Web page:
Hills – An easy way to find a scenic location to make your home is to settle near the hills, especially those in the west valley (the Santa Cruz Mountains or the Coastal Range) as they are green year-round. Communities at the base of the west valley foothills include, in Santa Clara County, Palo Alto, Los Altos, Los Altos Hills, Cupertino, Saratoga, Monte Sereno, Los Gatos, and the Almaden Valley area of San Jose. All of these areas are adjacent to the hills or mountains and offer far better than average schools (many of them qualify as great – compare costs between these areas). Continue reading
Now that many home owners in Silicon Valley have equity again, the possibility of selling and moving has opened up once more. Seniors have special needs and in many cases could use a little extra help. Here are a few resources:
AARP.com – this is the # 1 advocacy group for seniors and this website has a tremendous wealth of information.
AgeInPlace.com – find info on creating a safe environment that’s easier to live in, plus monitoring services.
MoveSeniors.com – a resource for downsizing, moving and remodeling plus other helpful avenues.
RetirementHomes.com – a senior living directory for North America (from independent living to assisted to memory care and nursing).
SilverPlanet.com – help with “aging in place” options and more.
TheSeniorList.com – ratings and review site for a wide range of sernior services and living arrangements.
As a Seniors Real Estate Specialist, I enjoy working with and assisting seniors. Please call me for help with seniors selling (or buying) homes anywhere in Silicon Valley!
$795,000 : 525 S 14th ST, SAN JOSE2 beds, 1 full bath
$639,000 : 668 N 19th ST, SAN JOSE3 beds, 2 full baths
$1,098,000 : 297 E Reed ST, SAN JOSE0 beds, 0 baths
$1,850,000 : 818 S 3rd Street, SAN JOSE0 beds, 0 baths
$1,295,000 : 2nd ST, SAN JOSE4 beds, 3 full, 1 half baths
$1,149,888 : 59 S 11th ST, SAN JOSE0 beds, 0 baths
$998,000 : 198 N 12th ST, SAN JOSE7 beds, 4 full baths
$719,000 : 120 N 14th ST, SAN JOSE2 beds, 1 full bath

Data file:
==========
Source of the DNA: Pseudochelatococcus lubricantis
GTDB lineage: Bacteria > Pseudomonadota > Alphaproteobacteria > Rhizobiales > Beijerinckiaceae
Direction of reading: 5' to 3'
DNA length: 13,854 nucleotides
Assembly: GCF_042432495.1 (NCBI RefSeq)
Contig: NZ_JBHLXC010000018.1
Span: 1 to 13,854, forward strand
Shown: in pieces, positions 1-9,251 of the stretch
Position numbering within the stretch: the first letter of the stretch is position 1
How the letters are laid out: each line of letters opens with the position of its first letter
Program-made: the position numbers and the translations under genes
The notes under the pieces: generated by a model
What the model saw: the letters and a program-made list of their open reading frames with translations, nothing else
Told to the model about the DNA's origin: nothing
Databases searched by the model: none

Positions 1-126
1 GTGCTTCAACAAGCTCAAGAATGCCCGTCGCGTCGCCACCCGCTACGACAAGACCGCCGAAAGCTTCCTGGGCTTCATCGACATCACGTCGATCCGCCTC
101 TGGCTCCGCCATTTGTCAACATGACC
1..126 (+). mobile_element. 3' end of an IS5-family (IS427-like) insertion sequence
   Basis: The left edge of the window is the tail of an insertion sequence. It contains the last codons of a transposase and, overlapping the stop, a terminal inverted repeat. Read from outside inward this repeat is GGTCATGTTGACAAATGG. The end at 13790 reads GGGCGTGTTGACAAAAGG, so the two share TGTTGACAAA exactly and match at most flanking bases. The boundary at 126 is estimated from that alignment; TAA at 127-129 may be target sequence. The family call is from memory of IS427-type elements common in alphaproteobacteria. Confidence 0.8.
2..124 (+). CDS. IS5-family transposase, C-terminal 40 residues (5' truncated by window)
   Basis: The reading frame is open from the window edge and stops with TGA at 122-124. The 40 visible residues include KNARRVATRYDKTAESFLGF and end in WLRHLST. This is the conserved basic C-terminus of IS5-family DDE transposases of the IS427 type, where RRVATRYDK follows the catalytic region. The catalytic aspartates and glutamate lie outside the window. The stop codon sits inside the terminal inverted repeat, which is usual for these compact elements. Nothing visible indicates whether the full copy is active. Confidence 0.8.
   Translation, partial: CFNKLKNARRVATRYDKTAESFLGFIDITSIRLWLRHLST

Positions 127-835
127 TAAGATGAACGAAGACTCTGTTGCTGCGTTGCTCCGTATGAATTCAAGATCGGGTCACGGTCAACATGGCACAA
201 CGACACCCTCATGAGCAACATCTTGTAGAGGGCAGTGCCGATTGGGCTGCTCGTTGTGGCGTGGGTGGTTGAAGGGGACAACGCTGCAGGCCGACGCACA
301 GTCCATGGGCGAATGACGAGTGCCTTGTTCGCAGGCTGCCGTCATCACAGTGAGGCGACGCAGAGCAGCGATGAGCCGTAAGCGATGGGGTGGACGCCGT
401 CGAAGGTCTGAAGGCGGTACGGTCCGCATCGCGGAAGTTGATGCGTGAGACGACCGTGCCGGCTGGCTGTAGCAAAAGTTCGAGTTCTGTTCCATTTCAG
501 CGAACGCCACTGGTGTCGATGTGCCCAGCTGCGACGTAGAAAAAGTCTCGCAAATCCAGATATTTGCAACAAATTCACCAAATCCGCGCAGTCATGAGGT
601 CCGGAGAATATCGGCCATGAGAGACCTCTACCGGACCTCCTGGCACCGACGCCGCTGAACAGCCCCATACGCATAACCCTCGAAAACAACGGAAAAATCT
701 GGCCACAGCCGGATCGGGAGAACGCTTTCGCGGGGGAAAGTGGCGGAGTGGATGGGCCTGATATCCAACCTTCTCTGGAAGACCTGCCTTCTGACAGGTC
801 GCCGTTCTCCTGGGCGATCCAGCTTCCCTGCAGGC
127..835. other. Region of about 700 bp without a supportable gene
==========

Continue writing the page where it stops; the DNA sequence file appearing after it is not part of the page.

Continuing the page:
$999,850 : 452 N 19th ST, SAN JOSE4 beds, 3 full, 1 half baths
$1,000,000 : 829 S 3rd, SAN JOSE0 beds, 0 baths
See all Real estate in the 95112 zip code.
(all data current as of 4/29/2017)
Listing information deemed reliable but not guaranteed. Read full disclaimer.
At some point, the family home may become too much work, expense, and worry for seniors and the decision may be looming about when and how to downsize. There are many decisions to be made, including:
- What to keep, what to give to relatives and friends, sell, donate or throw out?
- How big of a space should the next home be?
- What type of housing should be targeted – a condo, townhouse, apartment, senior living community, duplex, smaller house or cottage, duet or something else?
- Is a home with stairs an option?
- Is outside space a requirement?
- Will the next home be purchased or rented?
- Is outside care needed?
Particularly for those accustomed to a large house and garden or yard, going to a living arrangement with shared walls and no yard may not be appealing. An option for those wishing to buy(and are still very independent) that is sometimes missed is a type of housing which is sort of a gray area, and those are houses held in condominium ownership (such as the Villas of Almaden), as well as patio homes (as we see in some of the Almaden Winery neighborhood). In both cases, as well as in some planned unit developments, there’s a home owner’s association which will usually do all of the front yard landscaping. If the back yard is small, it’s possible to have it planted in a low-maintenance manner to maximize your enjoyment while minimizing the yard work.
As part of your recon efforts, be sure to sit down and discuss your thoughts, hopes, wants and needs with a good Realtor familiar with the area where you want to live. He or she can point out potential alternatives or options that you may not even know exist.
$1,175,000 : 8743 Mccarty Ranch, SAN JOSE2 beds, 2 full, 1 half baths
$409,900 : 753 Warring DR 1, SAN JOSE2 beds, 1 full bath
$840,000 : 5983 Raleigh RD, SAN JOSE3 beds, 3 full, 1 half baths
$525,000 : 5869 Lake Crowley PL, SAN JOSE2 beds, 2 full baths
$487,000 : 4671 Albany CIR 137, SAN JOSE1 bed, 1 full bath
$699,000 : 3929 Vista Roma DR, SAN JOSE3 beds, 2 full, 1 half baths
$585,000 : 1898 Meridian AVE 15, SAN JOSE2 beds, 2 full baths
$998,000 : 1764 Ringwood AVE, SAN JOSE4 beds, 3 full, 1 half baths
$749,950 : 1855 Elk Grove LNDG, SAN JOSE2 beds, 2 full, 1 half baths
$619,000 : 1550 Technology DR 1078, SAN JOSE2 beds, 2 full baths
See all Real estate in the city of San Jose.
(all data current as of 4/29/2017)
Listing information deemed reliable but not guaranteed. Read full disclaimer.
Many of our houses in Santa Clara County are ranch style, tract homes which were built from the 1950s to the 1970s (or ’80s). Often they include one coat closet, normally near the entry area of the home, and one linen closet, usually found close to the hall bathroom. To the surprise of folks relocating to Silicon Valley from colder climates, we don’t have basements in the majority of houses here.